Infants from the Entebbe Mother and Baby Study (ISRCTN32849447) who received BCG-Russia, BCG-Bulgaria or BCG-Denmark at birth, were analysed by BCG strain group. At one year, interferon-gamma (IFN-γ), interleukin (IL)-5, IL-13 and IL-10 responses to mycobacteria-specific antigens (crude culture filtrate proteins and antigen 85) and non-mycobacterial stimuli (tetanus toxoid and phytohaemagglutinin) were measured using ELISA. Cytokine responses, scar frequency, BCG associated adverse event frequency and mortality rates were compared across groups, with adjustments for potential confounders.
Results
Both specific and non-specific IFN-γ, IL-13 and IL-10 responses in 1341 infants differed between BCG strain groups including in response to stimulation with tetanus toxoid. BCG-Denmark immunised infants showed the highest cytokine responses. The proportion of infants who scarred differed significantly, with BCG scars occurring in 52.2%, 64.1% and 92.6% of infants immunised with BCG Russia, BCG-Bulgaria and BCG-Denmark, respectively (p < 0.001). Scarred infants had higher IFN-γ and IL-13 responses to mycobacterial antigens only than infants without a scar. The BCG-Denmark group had the highest frequency of adverse events (p = 0.025). Mortality differences were not significant.
Conclusions
Both specific and non-specific immune responses to the BCG vaccine differ by strain. Scarring after BCG vaccination is also strain-dependent and is associated with higher IFN-γ and IL-13 responses to mycobacterial antigens. The choice of BCG strain may be an important factor and should be evaluated when testing novel vaccine strategies that employ BCG in prime–boost sequences, or as a vector for other vaccine antigens.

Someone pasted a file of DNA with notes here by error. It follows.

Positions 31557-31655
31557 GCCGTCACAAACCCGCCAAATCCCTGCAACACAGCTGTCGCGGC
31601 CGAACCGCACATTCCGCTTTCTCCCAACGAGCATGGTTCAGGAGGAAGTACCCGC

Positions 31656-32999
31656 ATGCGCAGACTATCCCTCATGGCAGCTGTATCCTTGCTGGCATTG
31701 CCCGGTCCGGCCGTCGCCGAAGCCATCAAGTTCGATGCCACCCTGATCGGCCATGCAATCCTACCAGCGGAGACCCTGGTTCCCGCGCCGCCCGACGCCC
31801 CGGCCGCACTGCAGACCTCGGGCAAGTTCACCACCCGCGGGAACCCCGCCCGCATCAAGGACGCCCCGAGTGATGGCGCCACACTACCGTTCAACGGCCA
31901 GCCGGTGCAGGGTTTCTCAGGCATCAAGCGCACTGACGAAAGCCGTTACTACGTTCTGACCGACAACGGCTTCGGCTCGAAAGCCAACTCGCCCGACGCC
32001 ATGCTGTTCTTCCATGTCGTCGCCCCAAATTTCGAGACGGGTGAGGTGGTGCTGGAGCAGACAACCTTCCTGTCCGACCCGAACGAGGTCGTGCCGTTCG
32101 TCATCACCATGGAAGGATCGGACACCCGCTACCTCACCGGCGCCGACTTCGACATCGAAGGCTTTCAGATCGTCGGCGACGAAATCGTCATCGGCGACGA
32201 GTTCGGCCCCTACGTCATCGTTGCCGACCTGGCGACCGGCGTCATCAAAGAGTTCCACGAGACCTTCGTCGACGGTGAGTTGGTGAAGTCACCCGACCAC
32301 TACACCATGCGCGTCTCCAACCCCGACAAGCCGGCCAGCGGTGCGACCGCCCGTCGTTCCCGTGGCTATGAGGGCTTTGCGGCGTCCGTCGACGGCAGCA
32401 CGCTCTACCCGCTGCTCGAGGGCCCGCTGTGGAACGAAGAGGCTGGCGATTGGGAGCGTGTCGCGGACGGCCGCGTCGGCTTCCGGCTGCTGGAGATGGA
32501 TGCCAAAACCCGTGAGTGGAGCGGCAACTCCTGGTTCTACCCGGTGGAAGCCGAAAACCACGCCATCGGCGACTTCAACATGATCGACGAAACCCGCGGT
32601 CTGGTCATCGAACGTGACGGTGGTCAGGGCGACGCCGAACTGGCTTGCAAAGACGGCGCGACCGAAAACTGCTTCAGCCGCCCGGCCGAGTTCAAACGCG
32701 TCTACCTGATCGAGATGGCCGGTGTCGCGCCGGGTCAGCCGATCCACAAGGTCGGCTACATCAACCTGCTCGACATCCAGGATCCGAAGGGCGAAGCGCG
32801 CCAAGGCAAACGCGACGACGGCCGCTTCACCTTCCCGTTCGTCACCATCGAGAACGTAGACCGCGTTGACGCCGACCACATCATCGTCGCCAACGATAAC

doi:10.1016/j.vaccine.2012.01.053
PMCID: PMC3314967  PMID: 22300718
BCG; Strain; Immune response; Non-specific effects; BCG scar
18.  Stigmatising Attitudes among People Offered Home-Based HIV Testing and Counselling in Blantyre, Malawi: Construction and Analysis of a Stigma Scale 
PLoS ONE  2011;6(10):e26814.
Background
HIV/AIDS related stigma is a major barrier to uptake of HIV testing and counselling (HTC). We assessed the extent of stigmatising attitudes expressed by participants offered community-based HTC, and their anticipated stigma from others to assess relationship with HIV test uptake. From these data, we constructed a brief stigma scale for use around the time of HIV testing.
Methods and Findings
Adult members of 60 households in urban Blantyre, Malawi, were selected using population-weighted random cluster sampling and offered HTC with the option to self-test before confirmatory HTC. Prior to HTC a 15-item HIV stigma questionnaire was administered. We used association testing and principal components analysis (PCA) to construct a scale measure of stigma. Of 226 adults invited to participate, 216 (95.6%) completed questionnaires and 198/216 (91.7%) opted to undergo HTC (all self-tested). Stigmatising attitudes were uncommon, but anticipated stigma was common, especially fearing verbal abuse (22%) or being abandoned by their partner (11%). Three questions showed little association or consistency with the remaining 12 stigma questions and were not included in the final scale. For the 12-question final scale, Cronbach's alpha was 0.75. Level of stigma was not associated with previously having tested for HIV (p = 0.318) or agreeing to HTC (p = 0.379), but was associated with expressed worry about being or becoming HIV infected (p = 0.003).
Conclusions
Anticipated stigma prior to HTC was common among both men and women. However, the high uptake of HTC suggests that this did not translate into reluctance to accept community-based testing. We constructed a brief scale to measure stigma at the time of HIV testing that could rapidly identify individuals requiring additional support following diagnosis and monitor the impact of increasing availability of community-based HTC on prevalence of stigma.